This can affect performance in two ways. Firstly SQL Server is highly optimised and can usually perform the required filtering much more quickly than the client machine and secondly the amount of data sent across the network link is vastly reduced. For most databases the main performance bottleneck is data transmission over the network hence reducing this can give a really dramatic improvement in performance.

Predicting likely performance improvements is very difficult but an average overall speed improvement of 3 to 5 times, and in some situations orders of magnitude, would not be unexpected.

Network Traffic

As can be seen from the previous section, network traffic is greatly reduced in a client/server scenario, often by many orders of magnitude. This both improves network reliability (by reducing collisions, etc.) and also improves the performance of the network for other software (as there is less traffic on the network).

Low Bandwidth

This refers to connections that only supports low data speeds, which, for all practical situations, means anything other than a LAN. In all low bandwidth situations Access/JET usually performs so slowly as to be unusable whilst a correctly designed SQL Server system can be similar in speed to running it over a LAN. In addition, the latency effect on a slow connection, combined with it's much higher propensity to network hiccups and interference, means that file server architectures, such as Access/JET, become prone to database corruption when used over a low bandwidth connection whereas SQL Server is not usually affected.

The main low bandwidth situations are:

  • Dial-up. Allowing remote salesmen, off-site workers, home workers, out of hours users and the like to dial into the network over the normal telephone lines. Most file server databases are completely unusable over dial-up unless some additional technology, such as Terminal Server, is used (and this brings it's own complications).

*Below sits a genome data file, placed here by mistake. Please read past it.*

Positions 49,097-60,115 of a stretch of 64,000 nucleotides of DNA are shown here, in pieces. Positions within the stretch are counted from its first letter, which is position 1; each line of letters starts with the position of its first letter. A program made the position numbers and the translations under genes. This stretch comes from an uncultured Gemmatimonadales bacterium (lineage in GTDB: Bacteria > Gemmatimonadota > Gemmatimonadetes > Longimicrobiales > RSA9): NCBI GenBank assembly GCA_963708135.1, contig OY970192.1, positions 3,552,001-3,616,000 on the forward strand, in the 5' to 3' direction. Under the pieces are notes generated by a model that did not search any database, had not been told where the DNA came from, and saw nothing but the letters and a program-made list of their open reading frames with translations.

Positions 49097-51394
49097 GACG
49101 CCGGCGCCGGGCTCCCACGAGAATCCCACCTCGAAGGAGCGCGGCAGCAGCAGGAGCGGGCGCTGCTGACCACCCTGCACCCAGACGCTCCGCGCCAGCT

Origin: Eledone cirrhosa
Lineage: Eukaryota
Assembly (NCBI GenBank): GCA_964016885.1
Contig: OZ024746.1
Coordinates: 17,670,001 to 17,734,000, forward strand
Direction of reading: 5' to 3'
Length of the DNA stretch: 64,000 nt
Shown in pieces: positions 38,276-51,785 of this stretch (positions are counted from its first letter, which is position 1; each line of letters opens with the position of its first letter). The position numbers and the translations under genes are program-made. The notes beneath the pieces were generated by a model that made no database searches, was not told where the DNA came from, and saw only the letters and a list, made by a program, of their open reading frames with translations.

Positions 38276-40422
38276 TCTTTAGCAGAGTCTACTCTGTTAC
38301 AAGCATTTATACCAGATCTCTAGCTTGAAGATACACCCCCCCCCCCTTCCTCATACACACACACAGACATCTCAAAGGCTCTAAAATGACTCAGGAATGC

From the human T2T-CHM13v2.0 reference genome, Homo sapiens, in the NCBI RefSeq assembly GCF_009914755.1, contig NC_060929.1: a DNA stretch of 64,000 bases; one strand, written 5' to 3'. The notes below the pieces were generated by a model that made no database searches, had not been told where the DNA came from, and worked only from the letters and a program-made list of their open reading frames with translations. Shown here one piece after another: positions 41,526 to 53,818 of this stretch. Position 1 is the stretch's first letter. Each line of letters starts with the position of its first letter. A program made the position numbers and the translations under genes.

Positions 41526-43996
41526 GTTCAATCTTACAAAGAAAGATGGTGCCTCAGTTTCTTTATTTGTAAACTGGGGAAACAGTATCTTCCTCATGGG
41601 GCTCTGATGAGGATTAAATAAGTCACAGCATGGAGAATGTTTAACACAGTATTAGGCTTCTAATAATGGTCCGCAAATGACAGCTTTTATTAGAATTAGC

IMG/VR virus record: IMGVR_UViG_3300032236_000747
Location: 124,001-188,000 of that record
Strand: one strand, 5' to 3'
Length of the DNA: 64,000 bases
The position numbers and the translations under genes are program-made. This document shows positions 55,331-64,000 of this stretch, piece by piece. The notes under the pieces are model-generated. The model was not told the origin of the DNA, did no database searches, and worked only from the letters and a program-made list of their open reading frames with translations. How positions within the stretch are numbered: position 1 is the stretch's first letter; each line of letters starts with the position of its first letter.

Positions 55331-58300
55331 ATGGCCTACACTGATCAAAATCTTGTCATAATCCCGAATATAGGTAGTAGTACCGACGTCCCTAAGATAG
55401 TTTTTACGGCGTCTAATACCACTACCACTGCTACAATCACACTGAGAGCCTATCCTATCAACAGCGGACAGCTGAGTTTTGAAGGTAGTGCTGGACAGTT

• WAN. If you want to link more than one site to a database then typically you would use a WAN (Wide Area Network). Irrespective of the communications technology used (which would usually be leased line, VPN {Virtual Private Network} or ISDN), WANs tend to have a low bandwidth compared to LANs and in addition are often heavily loaded with traffic. Traditional file server databases do not work well over a WAN and will often have both performance problems and reliability problems (owing to the less than perfect connections that most WANs provide).
  • Internet. A database that is being run over the Internet needs to be stable, scalable, able to handle heavy loads and capable of coping with failed connections; none of which are usually associated with file server database architectures. Small scale, non-critical Access databases can be run over the Internet but in most situations you should migrate to a client/server design. 
  • Wireless LAN . These are increasingly popular and are usually fine for accessing a spreadsheet or Word document where a wired solution is inconvenient or is just not practical. However file/server databases generally do not work properly over most wireless links (SQL Server is usally fine however).


A file server system such as Access is designed for small workgroups and is scalable to perhaps 10 concurrent clients. Above this level performance starts to degrade rapidly as more users are added. With the SQL Server client/server architecture many hundreds, or even thousands (with the appropriate infrastructure), of concurrent users can be supported without significant performance degradation.


SQL Server is a (much) bigger and more complex beast than is Access. Although it is now easier to manage than in the past it really needs at least some form of IT support (either in-house or external). It also costs more to implement than does Access (you need to buy SQL Server licences whereas the Access run-time version is royalty free) and the development of a SQL Server system will usually take longer and cost more than an equivalent Access system.


The main benefits of SQL Server over Access are much improved reliability, better performance, reduced network traffic and increased scalability. Drawbacks are increased development costs and a more complex support environment. For small workgroups of up to a dozen users on a Local Area Network with modest data requirements (no more than 50,000 records) and without ultra-high reliability requirements then Access may be your best bet. Outside of these parameters then a client/server solution, such as SQL Server, is likely to be the best option.